Thursday, March 17, 2011

How to Raise Kids to be Successful Adults

Got an interesting tidbit in one of my many email newsletters today. From Franklin Covey Guru Advice-giver, Stephanie Vozza:
"Dr. Martin Rossmann of the University of Minnesota found that the best predictor of a child's success is that they began helping with household chores between the ages of three and four. His study found that the teens who had been given responsibilities as preschoolers were more likely to finish their education on time and have quality relationships."

I remember chores as a child. Did I appreciate them then? No. Did my kids have chores? Yes. But it seems that many children nowadays don't have chores. Are we raising a coddled, entitlement-minded generation? Could be. What's the answer? Hint: It starts at home.

That being said, do your children/grandchildren have chores? If not, why not? Every person in every family needs to be a contributing member.

What About Allowance?

Of course, then we get into the thorny issue of allowance. Should kids be paid for completing chores? Or should contributing to the betterment of the family as a whole be it's own reward and allowance distributed based simply on household membership? Well, I've done it both ways (as well as a few hybrids) and I could argue any side of any one. So I say give it some serious thought and do what works for your family. And if what you're doing isn't working, change it.

My personal preference for my four kids, based on financial circumstances and trial and error, was a monthly allowance based on age ($1/year/month, with annual raises in the birthday month) and chores assigned based on age/ability and not tied to allowance. What? Only $1/year/month? Are you kidding? Was this in the 1950s? NO! It was actually in the 80s-90s. What did my kids say? "Well, my friends all get $5/week." Oh well. Did I cave to the pressure? No, I let them take turns writing out the checks to pay the bills each month, after which the complaints ceased. Our budget was a completely open book and there's nothing like real-life experience on the planning end of making ends meet to make a believer out of your kids. Also, it inspires the kids to get a job and work for what they want. "Yearn and earn," as Dr. Laura says.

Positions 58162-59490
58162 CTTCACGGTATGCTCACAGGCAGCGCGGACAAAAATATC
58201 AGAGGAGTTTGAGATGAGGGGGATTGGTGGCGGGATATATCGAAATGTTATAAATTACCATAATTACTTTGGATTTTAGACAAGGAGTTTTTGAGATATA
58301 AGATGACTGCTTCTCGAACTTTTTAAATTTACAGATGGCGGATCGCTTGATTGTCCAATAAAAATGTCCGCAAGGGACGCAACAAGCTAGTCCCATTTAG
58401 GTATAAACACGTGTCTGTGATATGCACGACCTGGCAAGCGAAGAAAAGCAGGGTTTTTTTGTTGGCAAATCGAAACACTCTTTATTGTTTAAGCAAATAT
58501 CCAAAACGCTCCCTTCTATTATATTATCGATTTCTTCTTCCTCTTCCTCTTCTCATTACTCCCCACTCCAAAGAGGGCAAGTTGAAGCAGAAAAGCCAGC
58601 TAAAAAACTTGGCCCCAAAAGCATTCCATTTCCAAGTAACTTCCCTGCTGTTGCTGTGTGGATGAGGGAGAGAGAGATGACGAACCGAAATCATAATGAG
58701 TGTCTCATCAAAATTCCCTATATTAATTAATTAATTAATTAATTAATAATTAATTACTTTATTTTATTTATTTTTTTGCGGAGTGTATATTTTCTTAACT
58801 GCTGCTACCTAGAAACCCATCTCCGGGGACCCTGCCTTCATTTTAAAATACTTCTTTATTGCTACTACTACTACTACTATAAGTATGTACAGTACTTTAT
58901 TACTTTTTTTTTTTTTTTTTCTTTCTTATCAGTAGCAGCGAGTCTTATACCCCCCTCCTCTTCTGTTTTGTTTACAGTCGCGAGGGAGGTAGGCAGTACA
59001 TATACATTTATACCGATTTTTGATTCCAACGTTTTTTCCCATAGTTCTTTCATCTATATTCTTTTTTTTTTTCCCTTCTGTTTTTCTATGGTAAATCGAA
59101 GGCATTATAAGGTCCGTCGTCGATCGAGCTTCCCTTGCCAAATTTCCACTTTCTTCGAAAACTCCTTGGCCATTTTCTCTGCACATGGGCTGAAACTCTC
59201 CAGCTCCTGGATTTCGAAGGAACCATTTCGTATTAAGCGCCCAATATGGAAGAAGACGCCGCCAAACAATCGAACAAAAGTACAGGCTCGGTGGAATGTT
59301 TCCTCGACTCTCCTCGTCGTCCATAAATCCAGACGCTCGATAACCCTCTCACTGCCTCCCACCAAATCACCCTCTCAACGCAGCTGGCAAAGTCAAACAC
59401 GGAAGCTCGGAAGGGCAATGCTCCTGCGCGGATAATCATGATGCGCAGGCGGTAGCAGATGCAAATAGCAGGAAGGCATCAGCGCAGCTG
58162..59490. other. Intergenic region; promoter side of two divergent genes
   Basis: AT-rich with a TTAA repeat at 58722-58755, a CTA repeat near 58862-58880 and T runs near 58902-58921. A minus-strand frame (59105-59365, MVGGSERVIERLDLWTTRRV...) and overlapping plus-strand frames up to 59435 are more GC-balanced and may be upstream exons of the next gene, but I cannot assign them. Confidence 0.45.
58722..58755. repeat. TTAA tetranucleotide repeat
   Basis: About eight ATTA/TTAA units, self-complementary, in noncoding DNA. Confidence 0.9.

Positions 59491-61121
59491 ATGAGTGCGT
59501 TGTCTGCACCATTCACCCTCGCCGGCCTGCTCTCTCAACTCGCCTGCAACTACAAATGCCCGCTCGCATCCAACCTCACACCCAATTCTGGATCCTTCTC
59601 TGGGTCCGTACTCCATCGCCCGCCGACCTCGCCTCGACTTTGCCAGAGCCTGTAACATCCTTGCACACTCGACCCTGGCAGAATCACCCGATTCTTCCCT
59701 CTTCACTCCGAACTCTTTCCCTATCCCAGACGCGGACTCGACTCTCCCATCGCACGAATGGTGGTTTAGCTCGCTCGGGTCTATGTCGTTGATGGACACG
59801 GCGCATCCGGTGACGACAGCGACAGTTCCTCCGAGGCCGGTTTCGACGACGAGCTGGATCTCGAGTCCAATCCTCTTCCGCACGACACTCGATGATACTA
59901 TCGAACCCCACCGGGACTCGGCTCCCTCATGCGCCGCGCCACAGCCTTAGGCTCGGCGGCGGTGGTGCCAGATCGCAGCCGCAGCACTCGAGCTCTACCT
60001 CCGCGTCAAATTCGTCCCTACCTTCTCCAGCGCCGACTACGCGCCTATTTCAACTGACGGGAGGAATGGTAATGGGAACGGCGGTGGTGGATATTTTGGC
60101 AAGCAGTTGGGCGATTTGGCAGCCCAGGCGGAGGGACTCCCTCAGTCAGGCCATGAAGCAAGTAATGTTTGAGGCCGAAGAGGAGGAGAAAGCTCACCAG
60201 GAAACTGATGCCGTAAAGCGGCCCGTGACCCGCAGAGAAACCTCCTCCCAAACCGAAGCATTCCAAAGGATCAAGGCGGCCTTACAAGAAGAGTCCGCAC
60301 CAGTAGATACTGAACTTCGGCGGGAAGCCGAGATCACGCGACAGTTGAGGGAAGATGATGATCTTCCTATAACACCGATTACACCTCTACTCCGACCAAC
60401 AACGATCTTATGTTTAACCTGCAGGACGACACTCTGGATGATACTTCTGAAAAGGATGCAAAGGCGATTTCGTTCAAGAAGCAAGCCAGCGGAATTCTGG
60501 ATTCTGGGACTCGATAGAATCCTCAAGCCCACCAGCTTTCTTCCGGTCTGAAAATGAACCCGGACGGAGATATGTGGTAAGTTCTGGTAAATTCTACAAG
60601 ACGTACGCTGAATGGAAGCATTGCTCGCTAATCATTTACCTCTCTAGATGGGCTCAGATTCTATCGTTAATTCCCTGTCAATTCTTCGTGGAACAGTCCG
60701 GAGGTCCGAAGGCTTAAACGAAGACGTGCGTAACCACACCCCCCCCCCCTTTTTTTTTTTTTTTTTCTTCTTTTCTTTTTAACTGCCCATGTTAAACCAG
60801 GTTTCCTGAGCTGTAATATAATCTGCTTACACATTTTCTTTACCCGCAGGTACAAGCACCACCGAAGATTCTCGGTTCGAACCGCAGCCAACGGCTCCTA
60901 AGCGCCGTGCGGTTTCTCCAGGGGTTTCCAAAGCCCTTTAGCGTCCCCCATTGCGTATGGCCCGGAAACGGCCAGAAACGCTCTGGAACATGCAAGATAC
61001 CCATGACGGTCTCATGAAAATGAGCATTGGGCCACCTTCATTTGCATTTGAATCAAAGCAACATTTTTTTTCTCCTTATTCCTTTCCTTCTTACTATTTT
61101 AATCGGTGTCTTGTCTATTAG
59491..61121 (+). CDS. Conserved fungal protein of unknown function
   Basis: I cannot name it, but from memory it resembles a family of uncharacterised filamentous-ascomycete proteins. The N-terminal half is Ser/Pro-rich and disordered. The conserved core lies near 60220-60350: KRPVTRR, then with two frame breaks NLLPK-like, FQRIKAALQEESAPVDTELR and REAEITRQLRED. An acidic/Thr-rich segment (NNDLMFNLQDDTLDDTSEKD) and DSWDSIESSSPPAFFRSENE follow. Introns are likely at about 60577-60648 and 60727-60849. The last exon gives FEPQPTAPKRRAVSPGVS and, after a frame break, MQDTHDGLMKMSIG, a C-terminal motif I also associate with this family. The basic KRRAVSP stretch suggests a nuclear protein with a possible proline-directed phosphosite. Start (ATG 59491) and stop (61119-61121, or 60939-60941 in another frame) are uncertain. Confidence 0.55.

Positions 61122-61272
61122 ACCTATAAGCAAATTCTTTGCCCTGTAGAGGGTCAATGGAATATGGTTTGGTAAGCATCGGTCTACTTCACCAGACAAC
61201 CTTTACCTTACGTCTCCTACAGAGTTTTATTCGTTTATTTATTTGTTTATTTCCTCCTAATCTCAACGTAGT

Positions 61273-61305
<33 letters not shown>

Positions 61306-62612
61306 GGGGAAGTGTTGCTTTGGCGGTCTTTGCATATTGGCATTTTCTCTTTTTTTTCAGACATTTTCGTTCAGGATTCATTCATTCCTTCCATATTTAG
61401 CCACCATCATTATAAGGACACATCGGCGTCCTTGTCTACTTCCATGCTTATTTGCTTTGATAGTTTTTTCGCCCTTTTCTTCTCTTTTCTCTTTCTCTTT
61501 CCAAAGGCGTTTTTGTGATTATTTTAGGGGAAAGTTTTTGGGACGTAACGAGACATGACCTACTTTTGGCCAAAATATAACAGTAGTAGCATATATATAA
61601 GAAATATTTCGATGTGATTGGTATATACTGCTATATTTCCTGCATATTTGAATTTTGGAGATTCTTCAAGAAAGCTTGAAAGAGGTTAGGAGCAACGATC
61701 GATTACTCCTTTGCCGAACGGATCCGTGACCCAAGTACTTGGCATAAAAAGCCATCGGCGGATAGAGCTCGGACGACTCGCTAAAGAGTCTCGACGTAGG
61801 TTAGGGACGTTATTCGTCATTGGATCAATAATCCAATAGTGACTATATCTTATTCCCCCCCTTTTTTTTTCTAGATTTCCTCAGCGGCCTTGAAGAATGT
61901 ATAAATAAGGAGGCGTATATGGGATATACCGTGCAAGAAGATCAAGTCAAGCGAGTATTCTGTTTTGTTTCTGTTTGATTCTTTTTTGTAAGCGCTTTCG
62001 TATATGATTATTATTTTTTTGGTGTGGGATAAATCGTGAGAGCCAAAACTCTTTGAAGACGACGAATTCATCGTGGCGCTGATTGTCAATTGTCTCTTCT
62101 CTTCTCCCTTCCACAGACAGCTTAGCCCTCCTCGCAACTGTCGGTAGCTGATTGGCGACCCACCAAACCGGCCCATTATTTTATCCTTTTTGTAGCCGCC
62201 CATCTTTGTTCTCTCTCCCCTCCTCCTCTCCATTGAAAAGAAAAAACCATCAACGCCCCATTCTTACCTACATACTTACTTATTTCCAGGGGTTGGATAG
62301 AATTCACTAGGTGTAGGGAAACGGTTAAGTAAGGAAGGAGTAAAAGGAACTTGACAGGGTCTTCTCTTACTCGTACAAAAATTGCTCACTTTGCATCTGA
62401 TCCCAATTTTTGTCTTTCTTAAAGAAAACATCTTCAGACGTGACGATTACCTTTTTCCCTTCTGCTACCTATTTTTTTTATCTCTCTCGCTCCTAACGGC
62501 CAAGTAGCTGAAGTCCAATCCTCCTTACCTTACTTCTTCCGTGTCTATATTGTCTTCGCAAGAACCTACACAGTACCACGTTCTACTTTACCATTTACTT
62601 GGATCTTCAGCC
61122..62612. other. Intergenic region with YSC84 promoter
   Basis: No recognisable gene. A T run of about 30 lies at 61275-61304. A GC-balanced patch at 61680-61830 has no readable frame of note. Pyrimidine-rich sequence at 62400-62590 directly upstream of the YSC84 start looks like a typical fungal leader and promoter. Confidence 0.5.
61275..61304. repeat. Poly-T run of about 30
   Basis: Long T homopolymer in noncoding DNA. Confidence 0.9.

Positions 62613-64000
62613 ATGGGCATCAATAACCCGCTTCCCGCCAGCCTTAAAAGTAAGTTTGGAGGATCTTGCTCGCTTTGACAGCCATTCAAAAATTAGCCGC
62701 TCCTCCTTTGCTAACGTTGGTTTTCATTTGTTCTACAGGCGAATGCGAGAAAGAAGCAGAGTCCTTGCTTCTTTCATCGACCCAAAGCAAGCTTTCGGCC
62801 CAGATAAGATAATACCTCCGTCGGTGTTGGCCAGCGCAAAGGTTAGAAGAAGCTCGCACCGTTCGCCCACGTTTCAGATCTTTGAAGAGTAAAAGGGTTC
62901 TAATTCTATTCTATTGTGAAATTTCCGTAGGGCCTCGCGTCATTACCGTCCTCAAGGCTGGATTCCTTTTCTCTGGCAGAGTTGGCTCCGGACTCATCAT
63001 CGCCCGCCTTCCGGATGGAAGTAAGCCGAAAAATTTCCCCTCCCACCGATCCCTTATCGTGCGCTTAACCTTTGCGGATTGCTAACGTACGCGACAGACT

Bottom Line

You won't always be there to bail out your kids. You won't always be there to even help them a little bit. Teach your kids practical skills from an early age and, even if they don't appreciate your efforts at the time, they will thank you later in life. How to handle money, how to care for clothing, how to clean a house - yes, your kids can learn these things after they leave the next but adult life is so much easier if the basics are already second-nature.

Added bonus? Life has a way of throwing us curve balls when we least expect it. How reassuring to know that not only can your adult kids take care of themselves and their families but that they'd even be able to give you a hand if the need arose? While I don't intend to have to rely on my kids later in life (physically or financially), it's nice to know I can depend on them if need be.

So, what do you think? How do you handle chores and allowance in your home?


  1. Loved this post Crystal. I've got 4 kids like you. By the age of 4, they can unload the dishwasher. My 10 year old does 100% of the laundry in the house. My 7 is in charge of bathrooms, including cleaning toilets.

    Personally, I'm amazed parents don't require more from their children. Plus, chores help kids feel a sense of worth and accomplishment. It's a win/win.


  2. Glad to hear your kids are included in the daily running of your home, Marcus - there's no better way to learn than by doing. I remember a newly-married friend back in the day who was dismayed that her house didn't stay clean. Seriously. Dismayed to the point of tears. Her mom had always taken care of everything while she was a school and she truly had no idea you had to keep doing the same things over and over - like floors and dusting. And my Marine son was blown away that none of his fellow recruits in boot camp knew how to do laundry because they never had. Just two examples of why it's so important to make sure they learn this stuff as kids.